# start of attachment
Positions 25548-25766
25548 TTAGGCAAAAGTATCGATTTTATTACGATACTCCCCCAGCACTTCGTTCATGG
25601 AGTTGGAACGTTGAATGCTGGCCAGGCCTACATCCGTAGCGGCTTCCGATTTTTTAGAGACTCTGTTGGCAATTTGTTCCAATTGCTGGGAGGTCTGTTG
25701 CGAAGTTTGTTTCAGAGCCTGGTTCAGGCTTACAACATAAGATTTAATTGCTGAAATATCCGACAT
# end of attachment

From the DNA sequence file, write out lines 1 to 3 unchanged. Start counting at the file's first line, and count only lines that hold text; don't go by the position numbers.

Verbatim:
Positions 25548-25766
25548 TTAGGCAAAAGTATCGATTTTATTACGATACTCCCCCAGCACTTCGTTCATGG
25601 AGTTGGAACGTTGAATGCTGGCCAGGCCTACATCCGTAGCGGCTTCCGATTTTTTAGAGACTCTGTTGGCAATTTGTTCCAATTGCTGGGAGGTCTGTTG